Thursday, May 15, 2008

The Greatest Film Of All Time?

It was Orson Welles's birthday a couple of days ago, so I decided to watch Citizen Kane in his honour. I have to confess, I've never liked the film. Last time I saw it, I was about 20, and it bored me stupid. Now, 20-odd years on, with a bit more mileage under my belt, I figured I should give it another go. After all, it's regularly voted the best film of all time.

Well, frankly, I still don't get it. It's a good film, sure, but the greatest film ever? Why? What makes it so damn good?

Yes, the cinematography is unquestionably excellent. Gregg Toland produces some magnificently iconic shots, and his use of deep staging is superb. There were some great technical innovations, true, but technical innovation does not make a great film, it makes a cleverly created one.

The shot of many Kanes in the mirrors is a masterpiece of camerawork

A lovely atmospheric shot - but is it any better than what Universal were doing in their monster movies around the same time?

Look at the lighting in this scene - as good as anything the German Expressionists were doing

Welles's acting is powerful, but not, in my opinion, a truly awesome performance compared to many others - Mitchum in Night of the Hunter, Neeson in Schindler's List, Brando in Godfather, Hurt in Elephant Man, or Depp in quite a lot of things. The rest of the cast are fine, but that's it. The music is OK, but lacks the punch of scores like Scott of the Antarctic, The Sea Hawk, Battle of Britain, or even Star Wars, Pirates of the Caribbean or Gladiator. The story doesn't really resonate with me - Hearst was a foreign media mogul of times past, who's even less relevant to me than Robert Maxwell. And yes, the script has some good lines, but I think it's often confusing and loses pace.

I'd say that Kane is an extraordinarily well-shot film, with an interesting structure, but I still don't see why so many people think it's the greatest film of all time. Wikipedia's page on films considered the greatest ever makes interesting reading - it's as if great film-making stopped in the 1950s, according to critics and directors. I love old movies, but I don't feel that movie-making reached its peak in its first half century. Do we really think that no film made in the last 67 years was as good as the 25-year old Welles's 1941 debut piece?

I don't know what I'd consider the greatest film ever, but it sure as hell ain't Kane. What do you think?


johnnie said...

You already know what I think ...

Erik said...

I ask myself the same question about a lot of old films. First i thought that the explanation would be that they have developted some cool cinema-lenguage stuff or used it the first time in a cool movie. At least that is what I like in films such as Potemkin. But anyhow I think that if you are an educated filmfreak it seems to be somehow "cool" to say that old films are the greatest and at least it shows that you know some film history.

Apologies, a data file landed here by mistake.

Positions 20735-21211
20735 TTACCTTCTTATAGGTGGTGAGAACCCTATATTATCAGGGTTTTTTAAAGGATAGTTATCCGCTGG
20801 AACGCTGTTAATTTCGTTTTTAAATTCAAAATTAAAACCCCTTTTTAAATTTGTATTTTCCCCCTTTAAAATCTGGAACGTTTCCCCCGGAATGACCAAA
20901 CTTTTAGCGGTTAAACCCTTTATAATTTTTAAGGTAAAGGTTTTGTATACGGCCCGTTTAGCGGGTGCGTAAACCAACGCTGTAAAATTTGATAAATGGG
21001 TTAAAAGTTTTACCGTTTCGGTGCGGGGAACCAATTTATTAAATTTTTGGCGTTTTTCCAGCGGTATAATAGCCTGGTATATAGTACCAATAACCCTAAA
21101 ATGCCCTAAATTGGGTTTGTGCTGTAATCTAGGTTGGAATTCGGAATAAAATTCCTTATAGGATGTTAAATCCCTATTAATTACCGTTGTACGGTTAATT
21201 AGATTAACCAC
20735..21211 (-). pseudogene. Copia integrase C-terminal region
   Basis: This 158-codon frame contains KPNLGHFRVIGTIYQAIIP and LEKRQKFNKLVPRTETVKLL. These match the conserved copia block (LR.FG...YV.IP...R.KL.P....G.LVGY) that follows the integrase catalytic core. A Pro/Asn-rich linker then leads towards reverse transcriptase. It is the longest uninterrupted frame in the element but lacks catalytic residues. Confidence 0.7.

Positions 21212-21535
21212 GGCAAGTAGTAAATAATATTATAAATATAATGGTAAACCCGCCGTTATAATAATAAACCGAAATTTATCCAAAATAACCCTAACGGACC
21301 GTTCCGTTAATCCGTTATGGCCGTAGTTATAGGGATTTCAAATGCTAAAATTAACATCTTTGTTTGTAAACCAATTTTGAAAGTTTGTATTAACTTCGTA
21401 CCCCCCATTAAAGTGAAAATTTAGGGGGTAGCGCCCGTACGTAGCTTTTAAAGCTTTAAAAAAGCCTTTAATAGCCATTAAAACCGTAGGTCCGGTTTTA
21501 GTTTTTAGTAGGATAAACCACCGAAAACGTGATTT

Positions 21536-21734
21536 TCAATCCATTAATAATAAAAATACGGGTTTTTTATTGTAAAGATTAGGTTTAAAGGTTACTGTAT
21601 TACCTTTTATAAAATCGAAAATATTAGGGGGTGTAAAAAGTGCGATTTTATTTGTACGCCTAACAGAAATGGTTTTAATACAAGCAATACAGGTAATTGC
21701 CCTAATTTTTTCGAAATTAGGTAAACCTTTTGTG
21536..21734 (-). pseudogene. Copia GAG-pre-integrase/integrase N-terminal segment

bllius said...

I would have to say that the context of the film, the real world circumstances surrounding the film, the problems Welles had, elevate it.

That said, I still think it would be on my top five list of favorite films ever (not the top).

It seems that you do not consider the whole greater than the sum of the parts?

Matt Kelland said...

erik - absolutely. It's as if saying that old films are good and new ones are all crap makes you a "serious" or "educated" person.

bllius - I don't agree. The problems Welles faced may imply that actually making Kane was a great achievement, but that doesn't make the film great. imho to be a great film, it has to stand artistically irrespective of the historical context, and be judged purely on its merits as a film. I regard Welles as a great film-maker, but I don't regard many of his films as great.

johnnie - you're in need of serious help, my friend. ;)

bllius said...

I'm saying that the context elevates the movie in the viewer's mind, not that it should, simply that it does.

And actually, how can you utterly divorce art from context?

And on Welles. How many of his films were his own?

Matt Kelland said...

Sorry, I misunderstood you!

How can you divorce art from context? By not knowing about the context.

As for your final comment, the same could be said of most films, though. How many films are the work of just one person? Well, in the machinima world, quite a lot!

bllius said...

Context is everything. Humans thrive on it.

"How can you divorce art from context? By not knowing about the context."

This experiment has been done (I blogged about it). Humans function poorly in an environment bereft of context (say, like the internet).

"As for your final comment, the same could be said of most films, though. How many films are the work of just one person? Well, in the machinima world, quite a lot!"

What I mean by this is AFAIK, Citizen Kane is the only Welles film where he had final cut. In his other films he did not have final control and it is possible that his 'art' suffered for it (of course, it probably suffered when he did have control). I'd be interested in seeing some of his pre-film work on the stage and listening to some of his radio work.

Matt "The Mongoose" Kelland said...

Agreed, humans need context. But I don't need to know the story behind the making of a film to enjoy it. In fact, I generally prefer not to know until afterwards.

I do find the story of how Kane got made fascinating, and an important stage in the development of film. I just didn't like the movie itself that much, and don't think it deserves the accolades it still receives.